Chris is keen to hear your views and what is important in your lives. Please let him know.

Contact Details

Chris can be contacted via:
C/- City of Bayswater
61 Broun Ave, Morley, WA 6062

M: 040 999 8330



Authorised by Chris Cornish, 130 The Strand, Bedford, WA

6 thoughts on “CONTACT

  1. Hi, I saw something somewhere (can’t remember!) about commenting on upcoming Bayswater initiatives around accessibility. The lack of footpaths in bayswater creates a barrier to kids, the disabled and those without cars getting around. I’m sick of seeing mums pushing prams on the road. Is there any action I can take to get some answers about this?

  2. Hi Bronwyn, Thanks for your enquiry. There is currently community consultation being sought for an ongoing ‘Traffic Management Study’ and this includes pedestrian traffic. You can find the details here- . The study is broken into different precincts and so you can either comment on a specific precinct or (I presume) specify multiple ones.
    In addition, as you mention the disabled, it would be appropriate to also comment on the current community consultation for the current ‘Disability Access and Inclusion Plan’. Details of which you can find here –
    I can assure you that it does make a difference when the community make comments during the various consultations that the City does, so I it would be great if you did.

  3. Hi Mr Cornish,

    Thank you for the great job you are doing as a Councillor for the City of Bayswater.

    I was encouraged to read that you too have concerns about the amount of multiple dwellings going up in the Morley area. Our roads are the old grid system and we don’t seem to have enough area for parking but my main concern is the lack of yard for children to play in. This impacts in so many ways such as kids spending time in the shed with dad or gramps or mum learning how to build and fix things, which impacts on their problem solving skills, their fine motor control and even their literacy skills in that they do not spend time ‘doing’ and talking with an adult and building up vocabulary that helps their literacy. Also, kids need an area to play safely and to be able to build, create and explore spontaneously. These days children have to have ‘playdates’ organised by an adult and this stops a lot of spontaneous, imaginative play.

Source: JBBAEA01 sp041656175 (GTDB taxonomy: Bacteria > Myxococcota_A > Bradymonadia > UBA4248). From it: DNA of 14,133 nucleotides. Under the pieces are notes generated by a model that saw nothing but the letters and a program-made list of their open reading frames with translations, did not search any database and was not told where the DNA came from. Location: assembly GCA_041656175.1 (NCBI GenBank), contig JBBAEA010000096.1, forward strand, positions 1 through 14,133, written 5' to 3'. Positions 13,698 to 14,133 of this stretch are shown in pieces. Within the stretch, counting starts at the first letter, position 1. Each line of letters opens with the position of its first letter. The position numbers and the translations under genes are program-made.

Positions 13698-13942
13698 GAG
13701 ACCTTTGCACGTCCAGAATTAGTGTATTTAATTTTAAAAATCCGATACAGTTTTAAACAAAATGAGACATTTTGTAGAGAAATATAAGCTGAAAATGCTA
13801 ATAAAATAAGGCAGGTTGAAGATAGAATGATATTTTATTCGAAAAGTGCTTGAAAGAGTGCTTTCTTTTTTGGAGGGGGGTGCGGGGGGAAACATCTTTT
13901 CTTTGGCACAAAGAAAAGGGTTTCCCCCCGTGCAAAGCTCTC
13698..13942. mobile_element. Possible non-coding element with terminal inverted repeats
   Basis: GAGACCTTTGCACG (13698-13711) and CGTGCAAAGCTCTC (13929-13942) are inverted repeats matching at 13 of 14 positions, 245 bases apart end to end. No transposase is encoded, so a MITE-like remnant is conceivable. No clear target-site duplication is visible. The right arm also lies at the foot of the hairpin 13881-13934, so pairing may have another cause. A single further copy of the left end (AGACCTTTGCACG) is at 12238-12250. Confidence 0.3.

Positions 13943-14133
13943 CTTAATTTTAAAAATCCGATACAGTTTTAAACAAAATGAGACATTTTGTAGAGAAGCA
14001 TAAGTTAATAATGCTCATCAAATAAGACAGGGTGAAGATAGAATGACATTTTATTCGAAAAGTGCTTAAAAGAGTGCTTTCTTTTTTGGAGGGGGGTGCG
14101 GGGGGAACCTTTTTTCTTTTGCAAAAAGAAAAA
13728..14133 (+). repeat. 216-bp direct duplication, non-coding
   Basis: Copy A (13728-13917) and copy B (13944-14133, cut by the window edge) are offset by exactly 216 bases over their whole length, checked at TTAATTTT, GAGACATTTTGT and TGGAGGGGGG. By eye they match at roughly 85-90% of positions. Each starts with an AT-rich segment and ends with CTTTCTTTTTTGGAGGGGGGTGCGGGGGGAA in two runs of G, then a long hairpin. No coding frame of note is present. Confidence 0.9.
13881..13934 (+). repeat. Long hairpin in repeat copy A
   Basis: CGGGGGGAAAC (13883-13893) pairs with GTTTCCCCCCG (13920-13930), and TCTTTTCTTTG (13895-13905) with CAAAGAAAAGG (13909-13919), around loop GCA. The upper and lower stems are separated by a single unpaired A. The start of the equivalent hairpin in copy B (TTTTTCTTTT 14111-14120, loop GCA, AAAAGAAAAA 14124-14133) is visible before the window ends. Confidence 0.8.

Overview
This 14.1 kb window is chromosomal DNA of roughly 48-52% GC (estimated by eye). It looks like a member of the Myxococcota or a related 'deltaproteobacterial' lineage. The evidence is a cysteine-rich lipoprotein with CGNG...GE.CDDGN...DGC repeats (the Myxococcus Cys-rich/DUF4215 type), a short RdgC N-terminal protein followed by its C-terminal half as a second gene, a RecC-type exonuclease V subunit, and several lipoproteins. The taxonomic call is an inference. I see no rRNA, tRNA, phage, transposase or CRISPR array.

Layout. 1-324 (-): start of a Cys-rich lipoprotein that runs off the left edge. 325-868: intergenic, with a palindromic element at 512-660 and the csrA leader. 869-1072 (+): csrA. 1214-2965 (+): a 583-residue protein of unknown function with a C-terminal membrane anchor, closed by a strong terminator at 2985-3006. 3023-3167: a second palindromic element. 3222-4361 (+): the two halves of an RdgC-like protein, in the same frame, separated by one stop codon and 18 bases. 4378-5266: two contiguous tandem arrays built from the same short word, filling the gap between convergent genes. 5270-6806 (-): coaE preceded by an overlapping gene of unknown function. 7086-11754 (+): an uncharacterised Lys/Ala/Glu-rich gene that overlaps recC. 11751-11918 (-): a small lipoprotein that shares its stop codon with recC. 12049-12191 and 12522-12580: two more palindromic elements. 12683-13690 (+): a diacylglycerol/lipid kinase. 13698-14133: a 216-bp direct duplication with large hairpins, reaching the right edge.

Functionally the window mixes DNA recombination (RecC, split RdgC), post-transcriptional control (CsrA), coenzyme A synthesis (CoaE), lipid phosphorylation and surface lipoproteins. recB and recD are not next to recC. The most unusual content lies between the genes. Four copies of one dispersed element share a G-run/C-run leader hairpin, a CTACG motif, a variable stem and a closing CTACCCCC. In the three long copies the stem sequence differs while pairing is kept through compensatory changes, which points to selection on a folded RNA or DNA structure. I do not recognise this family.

Oops, I did not mean to go on so much and of course there is an argument for both big and small living arears, I just wanted to say that I’m glad I voted for you in the last election and you have my vote in the 2015 election in October.

    Thank you for the great work you are doing,

    Kind regards

  4. Thanks Helen for your kind words; much appreciated. There is no question in my mind that the current rules for multiple dwellings will forever alter the amenity of our community in a negative way. There is no question that they serve a purpose and are good in certain areas, but unfortunately the current rules don’t limit them to certain areas. Not sure if you have read my blog article on the problems with multiple dwellings, if not you may find it of interest.

  5. Good morning Chris,
    I’ve just finished reading your proposal to use the Burnley method of tree valuation to help protect existing trees. Something I whole heartedly agree with.
    You state that this method has been used for “compensation, insurance and litigation purposes”
    Are you able to be more specific, or put me in touch with someone who can expand out on this.
    Many thanks

    Chris Moffitt

  6. Hi Chris,
    Thanks for your message. The part you refer to was added by the journalist as an explanation of the origins of the Burnley method. She got it from a link in my “solution for preventing the destruction of trees” blog article ( Just click on “Burnley Method”.
    What got me onto this whole concept was a discussion with a civil engineer who told me most engineering contracts he’s been involved with place a dollar value on trees which his company would have to pay if they were damaged or killed.

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